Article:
NASA's Asteroid Grand Challenge
Written by Sue Gee   
Wednesday, 12 March 2014

NASA, in partnership with Planetary Resources, is offering $35,000 in prizes for develop algorithms to identify Near-Earth Objects, aka asteroids, in images from ground-based telescopes.



Like previous NASA contests it is hosted on TopCoder and will go through several stages with the ultimate aim of finding a solution that will:

increase the detection sensitivity, minimize the number of false positives, ignore imperfections in the data, and run effectively on all computer systems 

The initial contest, which is to create the problem statement to be used in Phase 1 of the Asteroid Data Hunter, which focuses on  rejecting false positives from a list of asteroid detections, runs from March 17 to April 2 and has two cash prizes, $1,275 for 1st Place and $638 for 2nd Place

This NASA video sets the scene in terms of the threat posed by asteroids to human populations - with a reminder that it was an asteroid that is believed to have wiped out the dinosaurs, and no we are not talking Cobol programmers here:



However the involvement of asteroid mining company Planetary Resources points to the positive potential of asteroids as a source of resources.

According to  Top Coder:

Asteroids pose both a possible threat and an opportunity for Earth: they could impact us, causing damage, OR possibly be mined for resources that could help extend our ability to explore the universe.

It  explains that the identification of asteroids and other moving bodies in the Solar System has been achieved by detecting changes in images taken at different time referring to the Catalina Sky Survey which uses a crowded field galaxy photometry program that identifies centroids of targets that are distinctly separate from other objects and comments:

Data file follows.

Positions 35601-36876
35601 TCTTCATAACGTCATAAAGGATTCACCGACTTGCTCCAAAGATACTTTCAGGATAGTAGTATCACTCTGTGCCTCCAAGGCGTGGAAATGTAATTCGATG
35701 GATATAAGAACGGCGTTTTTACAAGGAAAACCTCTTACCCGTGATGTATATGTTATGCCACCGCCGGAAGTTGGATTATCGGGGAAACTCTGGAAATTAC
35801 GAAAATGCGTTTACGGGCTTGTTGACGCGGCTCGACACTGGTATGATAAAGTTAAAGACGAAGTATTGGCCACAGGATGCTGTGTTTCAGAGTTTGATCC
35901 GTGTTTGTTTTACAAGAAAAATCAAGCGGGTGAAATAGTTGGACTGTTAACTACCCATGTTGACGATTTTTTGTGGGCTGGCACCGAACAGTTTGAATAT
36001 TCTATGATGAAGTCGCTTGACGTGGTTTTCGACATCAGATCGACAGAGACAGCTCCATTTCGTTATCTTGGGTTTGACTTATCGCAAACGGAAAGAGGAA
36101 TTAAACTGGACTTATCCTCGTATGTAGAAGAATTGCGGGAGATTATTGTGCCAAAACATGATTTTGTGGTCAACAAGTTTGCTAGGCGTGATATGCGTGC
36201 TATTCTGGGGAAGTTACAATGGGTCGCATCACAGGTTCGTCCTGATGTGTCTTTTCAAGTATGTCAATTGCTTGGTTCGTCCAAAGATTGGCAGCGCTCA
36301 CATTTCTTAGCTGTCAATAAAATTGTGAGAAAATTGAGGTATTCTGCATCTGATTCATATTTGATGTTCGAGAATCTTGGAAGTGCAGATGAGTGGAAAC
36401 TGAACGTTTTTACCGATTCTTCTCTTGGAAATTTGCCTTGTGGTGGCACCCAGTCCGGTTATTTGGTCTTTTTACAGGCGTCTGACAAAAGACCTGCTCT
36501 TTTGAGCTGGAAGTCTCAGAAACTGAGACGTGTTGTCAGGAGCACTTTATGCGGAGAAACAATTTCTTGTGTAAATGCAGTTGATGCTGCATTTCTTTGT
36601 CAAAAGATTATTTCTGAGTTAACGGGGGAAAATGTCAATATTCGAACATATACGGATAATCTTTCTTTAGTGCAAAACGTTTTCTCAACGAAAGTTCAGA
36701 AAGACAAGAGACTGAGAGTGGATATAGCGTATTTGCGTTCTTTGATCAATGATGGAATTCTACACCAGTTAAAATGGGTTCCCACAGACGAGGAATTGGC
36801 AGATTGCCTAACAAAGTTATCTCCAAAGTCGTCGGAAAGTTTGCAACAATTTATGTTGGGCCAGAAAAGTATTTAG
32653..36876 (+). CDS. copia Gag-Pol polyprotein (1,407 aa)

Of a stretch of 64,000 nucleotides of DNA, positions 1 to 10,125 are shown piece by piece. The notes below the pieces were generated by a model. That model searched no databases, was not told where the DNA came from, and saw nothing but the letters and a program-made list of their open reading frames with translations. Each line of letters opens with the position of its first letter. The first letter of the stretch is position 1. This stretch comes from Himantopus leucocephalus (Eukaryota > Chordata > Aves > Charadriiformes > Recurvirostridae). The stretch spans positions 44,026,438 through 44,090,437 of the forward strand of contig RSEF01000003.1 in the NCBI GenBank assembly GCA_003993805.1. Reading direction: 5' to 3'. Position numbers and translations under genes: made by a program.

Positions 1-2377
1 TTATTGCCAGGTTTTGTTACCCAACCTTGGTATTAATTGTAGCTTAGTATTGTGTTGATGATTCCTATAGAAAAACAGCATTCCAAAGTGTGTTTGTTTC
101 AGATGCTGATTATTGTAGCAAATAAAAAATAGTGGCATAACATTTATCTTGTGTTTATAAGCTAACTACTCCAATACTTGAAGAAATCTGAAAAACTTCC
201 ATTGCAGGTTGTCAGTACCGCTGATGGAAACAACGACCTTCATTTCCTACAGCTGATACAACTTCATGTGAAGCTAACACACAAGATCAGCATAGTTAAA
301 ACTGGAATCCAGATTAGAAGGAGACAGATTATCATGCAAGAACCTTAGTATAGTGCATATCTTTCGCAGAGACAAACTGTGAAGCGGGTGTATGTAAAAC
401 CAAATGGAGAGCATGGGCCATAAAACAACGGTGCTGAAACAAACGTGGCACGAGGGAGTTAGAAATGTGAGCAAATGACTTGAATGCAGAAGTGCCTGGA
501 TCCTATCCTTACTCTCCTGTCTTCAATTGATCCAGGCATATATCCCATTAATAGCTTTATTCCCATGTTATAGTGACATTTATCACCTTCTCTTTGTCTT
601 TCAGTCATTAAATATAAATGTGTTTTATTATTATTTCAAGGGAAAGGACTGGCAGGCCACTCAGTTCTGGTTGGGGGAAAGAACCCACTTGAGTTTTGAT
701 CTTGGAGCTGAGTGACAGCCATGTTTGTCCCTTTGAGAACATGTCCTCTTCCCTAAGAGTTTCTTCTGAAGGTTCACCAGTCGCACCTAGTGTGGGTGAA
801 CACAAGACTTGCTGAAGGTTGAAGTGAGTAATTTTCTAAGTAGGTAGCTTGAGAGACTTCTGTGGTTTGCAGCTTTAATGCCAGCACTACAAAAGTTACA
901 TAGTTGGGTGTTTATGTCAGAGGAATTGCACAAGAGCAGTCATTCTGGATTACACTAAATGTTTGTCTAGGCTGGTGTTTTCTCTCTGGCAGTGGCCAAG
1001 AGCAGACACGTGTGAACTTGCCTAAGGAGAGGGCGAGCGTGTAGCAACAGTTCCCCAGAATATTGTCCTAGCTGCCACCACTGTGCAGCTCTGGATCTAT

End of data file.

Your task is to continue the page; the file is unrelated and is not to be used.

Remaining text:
With the vast amount of data available now flowing from modern instruments, there is no good way for professional astronomers to verify every detection. In particular, looking in the future as large surveys grow ever larger, the ability to autonomously and rapidly check the images and determine which objects are suitable for follow up will be crucial. 

Over its multiple phases this challenge will devise a solution that improves moving object routines, both in terms of absolute efficiency, but also decrease computation requirements to allow more modest machines to adequately perform moving object detection.

The following requirements must be met: 

  • Properly ignore imperfections and artifacts in the data.
  • Identify moving objects utilizing a time series of four images of the sky
  • Recover the accurate astrometry of the moving object (RA, Dec, etc.)



To join in this and other challenges first join the topcoder community. This is free and you can start to enter its contests immediately.These fall into three categories: Develop; Design and Data Science and as well as cash rewards you can earn Reputation Points. New challenges are constantly added and they have scoreboards, leaderboards and discussion boards.



More Information

Be an Asteroid Hunter in NASA's First Asteroid Grand Challenge Contest Series

NASA's Asteroid Grand Challenge Series on TooCoder

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Last Updated ( Monday, 17 March 2014 )